On any forecast, the easy way out is to predict a curate’s egg of a year: some bits good and some bits bad. But when dealing with the helicopter industry it is probably an accurate representation of a sector that has not yet fully recovered from a downturn that has persisted for several years now.
Yes, there are bright spots – military procurement appears to be picking up, the parapublic market is not terrible – but the oil and gas sector continues to tank and sales into other segments are still listless. While it is unfair to single out Airbus Helicopters as an example of poor performance, as the largest civil manufacturer, its third-quarter figures are illustrative of a wider malaise: order intake slipped by 25% year on year and deliveries were also slightly down and showed a less favourable mix.
In other words, the market is pretty flat. That is likely to continue into 2020. New helicopters are in development, however, and, having missed deadlines for certification and service entry in 2019, the Bell 525, Kopter SH09, and Leonardo Helicopters AW609 should all finally crawl over the line (barring further delays, of course). Those milestones should spur further order and delivery activity, but do not expect fireworks.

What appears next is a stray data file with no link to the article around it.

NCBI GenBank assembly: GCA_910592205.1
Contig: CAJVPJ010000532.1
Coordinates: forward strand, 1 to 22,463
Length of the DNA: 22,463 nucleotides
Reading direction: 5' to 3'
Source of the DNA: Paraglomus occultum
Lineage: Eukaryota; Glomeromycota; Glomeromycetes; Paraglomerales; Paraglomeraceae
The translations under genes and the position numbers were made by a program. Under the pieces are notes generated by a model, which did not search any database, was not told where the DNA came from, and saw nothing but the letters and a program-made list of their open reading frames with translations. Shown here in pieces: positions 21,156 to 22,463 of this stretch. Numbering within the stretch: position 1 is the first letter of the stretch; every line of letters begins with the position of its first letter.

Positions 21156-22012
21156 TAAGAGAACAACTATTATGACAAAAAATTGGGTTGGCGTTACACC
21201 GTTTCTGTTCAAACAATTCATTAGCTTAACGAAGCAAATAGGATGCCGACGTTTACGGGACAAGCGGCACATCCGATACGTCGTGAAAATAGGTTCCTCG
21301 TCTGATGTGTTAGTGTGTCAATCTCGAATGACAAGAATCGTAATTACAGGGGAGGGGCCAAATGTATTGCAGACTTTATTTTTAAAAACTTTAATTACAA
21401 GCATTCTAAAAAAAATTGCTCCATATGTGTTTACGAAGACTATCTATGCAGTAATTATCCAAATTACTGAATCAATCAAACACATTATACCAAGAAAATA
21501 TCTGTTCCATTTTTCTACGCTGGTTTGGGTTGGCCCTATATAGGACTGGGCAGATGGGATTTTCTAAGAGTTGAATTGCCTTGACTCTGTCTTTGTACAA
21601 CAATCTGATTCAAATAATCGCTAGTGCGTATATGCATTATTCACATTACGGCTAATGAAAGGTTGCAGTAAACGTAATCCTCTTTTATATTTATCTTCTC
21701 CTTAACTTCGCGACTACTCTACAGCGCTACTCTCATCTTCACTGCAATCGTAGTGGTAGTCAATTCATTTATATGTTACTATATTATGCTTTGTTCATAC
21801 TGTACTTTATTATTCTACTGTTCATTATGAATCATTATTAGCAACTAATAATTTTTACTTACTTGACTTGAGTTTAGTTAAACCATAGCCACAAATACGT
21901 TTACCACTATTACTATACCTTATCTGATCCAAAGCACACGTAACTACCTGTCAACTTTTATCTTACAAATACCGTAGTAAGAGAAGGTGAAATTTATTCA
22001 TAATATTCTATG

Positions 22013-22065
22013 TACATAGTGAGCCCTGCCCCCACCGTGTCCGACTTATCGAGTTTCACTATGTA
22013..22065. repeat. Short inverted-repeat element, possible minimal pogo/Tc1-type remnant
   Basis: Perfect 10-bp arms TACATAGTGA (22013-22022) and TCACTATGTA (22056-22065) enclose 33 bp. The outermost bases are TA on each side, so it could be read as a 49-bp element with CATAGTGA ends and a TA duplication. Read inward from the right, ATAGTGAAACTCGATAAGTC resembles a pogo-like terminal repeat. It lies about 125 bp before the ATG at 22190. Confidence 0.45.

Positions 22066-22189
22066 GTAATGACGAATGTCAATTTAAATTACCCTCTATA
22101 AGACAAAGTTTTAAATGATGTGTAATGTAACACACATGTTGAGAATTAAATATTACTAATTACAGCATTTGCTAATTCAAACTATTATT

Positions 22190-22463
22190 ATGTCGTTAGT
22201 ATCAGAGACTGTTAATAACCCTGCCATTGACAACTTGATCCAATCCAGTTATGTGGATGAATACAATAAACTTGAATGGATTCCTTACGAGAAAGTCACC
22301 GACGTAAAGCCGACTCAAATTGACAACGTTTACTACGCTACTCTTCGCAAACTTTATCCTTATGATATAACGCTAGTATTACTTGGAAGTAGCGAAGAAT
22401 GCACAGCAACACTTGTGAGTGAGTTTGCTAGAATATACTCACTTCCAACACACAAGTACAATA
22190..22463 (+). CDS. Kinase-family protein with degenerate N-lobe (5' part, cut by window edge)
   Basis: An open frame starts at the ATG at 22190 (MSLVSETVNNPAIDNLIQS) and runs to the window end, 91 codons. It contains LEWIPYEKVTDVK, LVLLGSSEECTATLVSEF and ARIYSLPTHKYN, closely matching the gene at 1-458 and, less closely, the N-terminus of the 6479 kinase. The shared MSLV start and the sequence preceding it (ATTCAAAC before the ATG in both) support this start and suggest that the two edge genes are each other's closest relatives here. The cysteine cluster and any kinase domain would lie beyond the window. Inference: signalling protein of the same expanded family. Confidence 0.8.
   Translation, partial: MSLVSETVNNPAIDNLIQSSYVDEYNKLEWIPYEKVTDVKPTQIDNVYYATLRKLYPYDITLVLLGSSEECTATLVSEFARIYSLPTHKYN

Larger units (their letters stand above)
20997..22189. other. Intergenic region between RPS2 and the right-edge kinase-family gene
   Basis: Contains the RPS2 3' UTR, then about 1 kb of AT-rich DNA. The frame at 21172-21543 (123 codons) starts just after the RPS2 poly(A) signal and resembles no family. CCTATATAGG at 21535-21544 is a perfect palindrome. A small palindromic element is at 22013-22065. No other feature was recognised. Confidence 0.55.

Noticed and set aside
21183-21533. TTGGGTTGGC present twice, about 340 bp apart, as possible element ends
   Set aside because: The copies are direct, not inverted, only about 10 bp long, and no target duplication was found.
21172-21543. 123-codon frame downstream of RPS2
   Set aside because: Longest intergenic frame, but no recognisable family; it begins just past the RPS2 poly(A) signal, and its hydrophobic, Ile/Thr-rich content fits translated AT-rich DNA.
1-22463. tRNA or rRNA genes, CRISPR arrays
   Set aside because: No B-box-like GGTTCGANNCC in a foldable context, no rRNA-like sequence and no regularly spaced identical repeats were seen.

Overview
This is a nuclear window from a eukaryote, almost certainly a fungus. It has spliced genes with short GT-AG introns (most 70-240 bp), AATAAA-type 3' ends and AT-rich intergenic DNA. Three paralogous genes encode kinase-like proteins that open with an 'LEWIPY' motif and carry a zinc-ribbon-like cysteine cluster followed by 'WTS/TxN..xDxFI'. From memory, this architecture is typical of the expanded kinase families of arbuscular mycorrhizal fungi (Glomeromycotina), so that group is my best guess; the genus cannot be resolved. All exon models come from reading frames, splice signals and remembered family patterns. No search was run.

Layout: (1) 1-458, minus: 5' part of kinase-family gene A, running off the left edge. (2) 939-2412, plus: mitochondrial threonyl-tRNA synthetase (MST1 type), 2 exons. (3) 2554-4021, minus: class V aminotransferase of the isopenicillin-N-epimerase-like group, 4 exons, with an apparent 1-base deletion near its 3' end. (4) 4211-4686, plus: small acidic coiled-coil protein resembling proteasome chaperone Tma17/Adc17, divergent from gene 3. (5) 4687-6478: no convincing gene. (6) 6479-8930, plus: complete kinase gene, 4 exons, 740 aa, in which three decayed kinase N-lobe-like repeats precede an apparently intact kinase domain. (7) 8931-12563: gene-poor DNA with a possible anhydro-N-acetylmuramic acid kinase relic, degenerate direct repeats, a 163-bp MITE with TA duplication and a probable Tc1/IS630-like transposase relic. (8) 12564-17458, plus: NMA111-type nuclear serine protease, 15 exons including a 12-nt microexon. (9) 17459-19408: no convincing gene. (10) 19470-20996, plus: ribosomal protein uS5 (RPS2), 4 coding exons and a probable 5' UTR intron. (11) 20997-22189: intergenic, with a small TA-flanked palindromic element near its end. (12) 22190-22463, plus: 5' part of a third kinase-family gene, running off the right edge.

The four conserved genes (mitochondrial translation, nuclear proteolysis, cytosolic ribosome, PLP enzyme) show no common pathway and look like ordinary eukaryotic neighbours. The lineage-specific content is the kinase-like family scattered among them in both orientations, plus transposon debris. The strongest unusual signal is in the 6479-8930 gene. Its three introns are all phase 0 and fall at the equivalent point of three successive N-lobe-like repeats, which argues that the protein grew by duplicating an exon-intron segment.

Lastly, and this is more of an observation than a prediction, the Airbus Helicopters H160 – currently caught in the awkward editorial no-man’s-land of pre-year-end deadlines – needs to follow up on the medium-twin’s probable certification this year with some convincing sales. While the airframer took in 15 orders for the type in 2018 – and will likely have built on that in 2019 – demonstration of a robust backlog is still required. Airbus Helicopters has some way to go if its intention is to emulate or even beat the success of its rival’s AW139 – currently at 1,000 deliveries and counting.
Outlook for 2020
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Still struggling to generate lift